I viewed this coaching/motivational video (https://www.youtube.com/watch?v=oDzfZOfNki4) by Duke Women’s Basketball’s Kara Lawson about how we need to “Handle Hard Better.” I share this post and video to motivate you as we reflect and head toward the weekend. Things get more challenging as we grow, develop, and learn. We become more skilled and adept at facing what’s in front of us. Again, things didn’t get easier – we just got better! We learned to handle hard better.
Another way to look at it: Walking was once difficult, but once I mastered that, I learned to use the stairs, jump, and eventually run. Once we become comfortable handling what we once thought was a challenge, it’s time to take on a new challenge to continue our growth and development. I didn’t even get “comfortable” with my old job or feel like I “mastered” it, yet I left and started a new one! I left my previous NICU (Level 2) to move to a higher acuity NICU (Level 4) because I knew I wanted to be able to handle more seriously ill patients.
I completed my first week with my preceptors at my new job, and it was a little overwhelming. Moving from a Level 2 NICU to a Level 4 NICU feels like a big jump. There’s so much to learn! In some ways, I feel like a new grad nurse all over again and have to familiarize myself with new equipment, processes, and diseases for my higher acuity patients. The video is a reminder to “handle hard better.” The way I handle hard better is to practice and expand my skills and to be willing to learn and open to coaching. I reflect on my performance and search for ways to improve. The way I handle hard is to do what I can to make myself better.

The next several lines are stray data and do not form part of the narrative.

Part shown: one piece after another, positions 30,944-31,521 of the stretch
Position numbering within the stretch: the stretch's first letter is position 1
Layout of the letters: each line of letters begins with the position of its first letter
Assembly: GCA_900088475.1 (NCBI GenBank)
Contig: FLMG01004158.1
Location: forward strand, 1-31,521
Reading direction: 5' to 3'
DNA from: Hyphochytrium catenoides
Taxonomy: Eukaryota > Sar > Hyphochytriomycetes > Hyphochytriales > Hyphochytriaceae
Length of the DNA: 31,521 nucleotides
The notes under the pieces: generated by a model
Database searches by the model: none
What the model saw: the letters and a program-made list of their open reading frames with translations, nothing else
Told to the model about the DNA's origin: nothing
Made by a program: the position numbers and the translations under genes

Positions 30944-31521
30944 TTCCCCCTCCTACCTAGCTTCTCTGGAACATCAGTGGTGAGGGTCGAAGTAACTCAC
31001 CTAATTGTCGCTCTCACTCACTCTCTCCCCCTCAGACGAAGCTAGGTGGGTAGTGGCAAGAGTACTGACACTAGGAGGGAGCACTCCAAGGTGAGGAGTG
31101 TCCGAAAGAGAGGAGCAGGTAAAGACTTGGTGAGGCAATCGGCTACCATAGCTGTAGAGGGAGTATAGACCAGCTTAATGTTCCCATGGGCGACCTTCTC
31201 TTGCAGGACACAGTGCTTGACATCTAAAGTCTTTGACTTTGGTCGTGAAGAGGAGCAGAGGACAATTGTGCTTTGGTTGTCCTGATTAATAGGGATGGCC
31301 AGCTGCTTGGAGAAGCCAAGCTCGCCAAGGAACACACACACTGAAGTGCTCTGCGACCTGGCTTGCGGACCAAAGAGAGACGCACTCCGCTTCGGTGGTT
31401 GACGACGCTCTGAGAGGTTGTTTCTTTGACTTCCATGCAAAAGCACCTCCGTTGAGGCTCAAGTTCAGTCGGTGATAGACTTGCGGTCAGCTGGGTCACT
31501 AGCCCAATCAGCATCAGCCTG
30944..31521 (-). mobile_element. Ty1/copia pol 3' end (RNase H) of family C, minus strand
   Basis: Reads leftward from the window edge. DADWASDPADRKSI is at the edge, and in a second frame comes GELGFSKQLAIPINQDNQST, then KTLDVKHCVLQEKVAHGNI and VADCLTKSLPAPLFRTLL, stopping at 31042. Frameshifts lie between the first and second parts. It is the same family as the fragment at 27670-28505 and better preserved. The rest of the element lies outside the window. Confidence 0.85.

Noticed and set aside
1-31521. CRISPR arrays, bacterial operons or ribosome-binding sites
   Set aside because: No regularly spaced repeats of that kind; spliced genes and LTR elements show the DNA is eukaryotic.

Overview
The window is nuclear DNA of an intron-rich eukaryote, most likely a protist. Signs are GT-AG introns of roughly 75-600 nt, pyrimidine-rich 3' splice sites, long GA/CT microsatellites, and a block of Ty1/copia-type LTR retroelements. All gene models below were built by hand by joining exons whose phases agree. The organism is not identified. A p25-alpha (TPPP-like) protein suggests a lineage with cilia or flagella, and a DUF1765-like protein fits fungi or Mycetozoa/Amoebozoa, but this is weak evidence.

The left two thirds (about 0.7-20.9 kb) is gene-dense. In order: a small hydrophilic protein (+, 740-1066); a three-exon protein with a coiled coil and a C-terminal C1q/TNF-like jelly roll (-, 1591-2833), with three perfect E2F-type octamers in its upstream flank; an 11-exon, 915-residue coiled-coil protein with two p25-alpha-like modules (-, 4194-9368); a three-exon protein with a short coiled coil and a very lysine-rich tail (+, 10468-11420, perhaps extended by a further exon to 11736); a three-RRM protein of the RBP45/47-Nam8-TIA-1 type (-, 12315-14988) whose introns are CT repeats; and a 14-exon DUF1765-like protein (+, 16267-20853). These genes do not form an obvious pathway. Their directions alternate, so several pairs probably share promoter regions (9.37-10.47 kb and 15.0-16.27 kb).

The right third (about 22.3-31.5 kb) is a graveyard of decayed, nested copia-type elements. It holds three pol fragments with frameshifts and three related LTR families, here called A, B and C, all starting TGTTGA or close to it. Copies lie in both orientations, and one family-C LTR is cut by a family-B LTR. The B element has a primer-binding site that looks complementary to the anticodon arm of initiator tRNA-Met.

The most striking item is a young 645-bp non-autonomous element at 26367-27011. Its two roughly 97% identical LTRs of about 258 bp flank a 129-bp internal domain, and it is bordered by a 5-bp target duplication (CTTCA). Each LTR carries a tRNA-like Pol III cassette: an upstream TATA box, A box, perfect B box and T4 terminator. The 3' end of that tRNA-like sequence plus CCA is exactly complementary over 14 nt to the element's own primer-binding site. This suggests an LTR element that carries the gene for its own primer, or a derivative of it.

What does that look like for me? I am making report sheets or brains that work for me on my new unit and make me more efficient. I am learning about different disease processes by reading about them and watching YouTube videos. I am giving shift report even though I don’t feel like I’m ready because “doing” is better practice for me than “watching”. I’m learning the new charting system and what my new hospital requires for each shift. I’m learning about the workflow and general day-to-day schedule and expectations. I’m reflecting on my week by writing this post…and I’m giving myself grace that I’m still learning and will improve with more practice and time.